There's something immensley calming about having plants around. They're like leafy epitomes of David Attenborough's voice – serene, reposeful and inspiring.
Keen for more of these peacekeepers in our lives, we made this DIY hairpin leg planter.
The good news: it's quick, easy and cheap to make your own. Our step-by-step guide will show you how.
Plants (However many you need to fill your planter)
Hairpin legs (Ours come with free screws and floor protector feet)
Staple gun (Not 100% necessary, but handy)
First things first, decide whether you want an indoor, or outdoor planter. This affects everything from the container you plant in, to the hairpin legs, to the plants themselves.
You can make a hairpin leg planter with pretty much anything you want – from pallet wood, to concrete troughs, to old suitcases.
We found this wooden chest in an antique shop near Stroud, which we thought would make a neat little indoor planter.
For outdoor planters, use something that can handle the elements, such as treated wood or stone.
If you'd like to keep your planter in your garden, our silver hairpin legs are rust-resistant and hardy enough to handle life outdoors.
Here’s the fun bit. Mix up a few different plant types for a beautiful, wild look. But make sure they're compatible.
If you’ve got plants that need regular watering next to ones that hate regular watering, they’re not going to get along.
That said, we teamed orchids with a trio of ferns – an asparagus fern, eagle fern and maidenhair fern. And although these plants would be pals in their natural forest environment, orchids don't need as much water.
To get around this, we planted the ferns in the soil but kept the orchids in their pots. This means we can easily lift them out to water separately.
Some plant combinations that grow well together include:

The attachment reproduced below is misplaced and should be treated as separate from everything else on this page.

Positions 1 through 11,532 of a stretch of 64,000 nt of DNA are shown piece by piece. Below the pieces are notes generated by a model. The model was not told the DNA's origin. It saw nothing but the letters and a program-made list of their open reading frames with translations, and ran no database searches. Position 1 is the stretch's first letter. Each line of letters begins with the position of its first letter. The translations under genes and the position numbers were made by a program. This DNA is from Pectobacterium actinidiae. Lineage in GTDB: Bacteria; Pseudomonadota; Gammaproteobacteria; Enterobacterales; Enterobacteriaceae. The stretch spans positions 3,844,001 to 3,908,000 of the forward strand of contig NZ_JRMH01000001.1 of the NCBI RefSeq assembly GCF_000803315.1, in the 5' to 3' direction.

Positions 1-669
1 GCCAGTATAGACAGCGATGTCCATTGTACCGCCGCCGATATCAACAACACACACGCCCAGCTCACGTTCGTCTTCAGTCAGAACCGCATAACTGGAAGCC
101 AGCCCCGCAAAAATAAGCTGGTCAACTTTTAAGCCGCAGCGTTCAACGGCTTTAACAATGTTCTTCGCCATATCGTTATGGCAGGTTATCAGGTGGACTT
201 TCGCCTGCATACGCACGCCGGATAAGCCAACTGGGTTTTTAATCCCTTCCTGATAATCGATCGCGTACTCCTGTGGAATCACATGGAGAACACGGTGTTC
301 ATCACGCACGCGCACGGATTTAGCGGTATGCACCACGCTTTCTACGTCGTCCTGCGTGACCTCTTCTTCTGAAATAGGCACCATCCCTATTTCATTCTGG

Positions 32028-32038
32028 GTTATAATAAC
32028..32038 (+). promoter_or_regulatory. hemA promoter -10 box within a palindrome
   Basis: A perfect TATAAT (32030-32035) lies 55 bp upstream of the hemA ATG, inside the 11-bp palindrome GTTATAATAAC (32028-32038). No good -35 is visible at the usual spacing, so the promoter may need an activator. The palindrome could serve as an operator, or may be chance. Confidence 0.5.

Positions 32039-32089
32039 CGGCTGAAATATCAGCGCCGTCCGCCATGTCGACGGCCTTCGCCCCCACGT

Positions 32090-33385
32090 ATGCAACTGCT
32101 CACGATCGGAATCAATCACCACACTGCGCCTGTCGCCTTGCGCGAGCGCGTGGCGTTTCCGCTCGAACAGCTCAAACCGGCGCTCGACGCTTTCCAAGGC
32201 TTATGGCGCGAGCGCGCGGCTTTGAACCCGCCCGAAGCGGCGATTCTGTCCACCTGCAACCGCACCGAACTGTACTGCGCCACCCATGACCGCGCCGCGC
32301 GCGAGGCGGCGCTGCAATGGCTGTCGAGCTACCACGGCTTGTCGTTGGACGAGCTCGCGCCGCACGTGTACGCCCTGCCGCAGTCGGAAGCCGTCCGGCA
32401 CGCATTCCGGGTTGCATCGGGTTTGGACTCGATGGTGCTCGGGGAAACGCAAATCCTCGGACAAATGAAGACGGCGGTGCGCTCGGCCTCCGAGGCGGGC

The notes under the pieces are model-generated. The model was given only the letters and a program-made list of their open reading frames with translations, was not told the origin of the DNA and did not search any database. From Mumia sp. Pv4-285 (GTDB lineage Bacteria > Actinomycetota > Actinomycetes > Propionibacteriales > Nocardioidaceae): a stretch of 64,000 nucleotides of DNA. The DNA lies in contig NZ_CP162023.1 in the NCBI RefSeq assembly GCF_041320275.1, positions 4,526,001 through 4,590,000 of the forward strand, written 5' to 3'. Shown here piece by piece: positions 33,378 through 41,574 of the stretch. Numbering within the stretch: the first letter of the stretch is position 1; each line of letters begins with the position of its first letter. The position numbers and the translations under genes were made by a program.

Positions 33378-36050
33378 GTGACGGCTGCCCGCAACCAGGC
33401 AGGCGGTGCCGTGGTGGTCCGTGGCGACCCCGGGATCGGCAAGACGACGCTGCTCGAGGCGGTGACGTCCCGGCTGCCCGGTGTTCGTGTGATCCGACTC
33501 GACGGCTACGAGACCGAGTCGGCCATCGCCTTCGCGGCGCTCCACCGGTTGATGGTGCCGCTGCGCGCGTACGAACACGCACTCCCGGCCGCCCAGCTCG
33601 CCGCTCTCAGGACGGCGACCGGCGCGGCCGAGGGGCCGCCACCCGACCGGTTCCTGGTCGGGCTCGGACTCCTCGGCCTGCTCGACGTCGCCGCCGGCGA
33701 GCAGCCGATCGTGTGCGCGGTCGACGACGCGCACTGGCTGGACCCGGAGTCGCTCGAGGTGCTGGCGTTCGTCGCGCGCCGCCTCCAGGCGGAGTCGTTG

Chives, mint, chervil and coriander all chug plenty of water, which means they work well together in the same planter.
Sage, thyme, rosemary, marjoram, basil, bay leaves, oregano and lavender, on the other hand, all like well-drained soil.
If you want to grow veggies in your planter, tomatoes, peppers, asparagus and lettuce make a great combo.
If your wood is quite thin and you’re worried your screwdriver might crack it (we were!), drill pilot holes first. Mark the holes with a pen, to guide where to drill.
Once you’ve done that, it’s time to screw your legs in place.
If you’ve used wood to make your planter, and you're going to keep it indoors, line the inside with a black bin bag to help stop water seeping through. A staple gun can come in handy here, otherwise you can just pack the gravel and soil to hold the bag in place.
If you're making an outdoor planter, drill holes in the bottom of your container to help drain excess rainwater.
Next, create a thin layer (1 or 2 inches deep) of gravel on the bottom. This will help prevent overwatering. Cover it with a decent amount of soil.
Once your gravel and soil are in, you can add your plants.
And with that, all you need to do is admire the finished result.
Oh... and remember to water your plants once in a while. Don't let those leaves go brown and flaccid.
Acer Adam and Tommy Tulip
Like pirates fresh from a shopping splurge at ‘Prosthetics-AAARR-Us’, we’ve got new legs!
There’s more to us than nice legs.
After months of careful design, we’ve found exciting new ways to hold up planks of wood.
With two stylish designs to choose from, we’re very excited to finally introduce you to our new midcentury shelf brackets.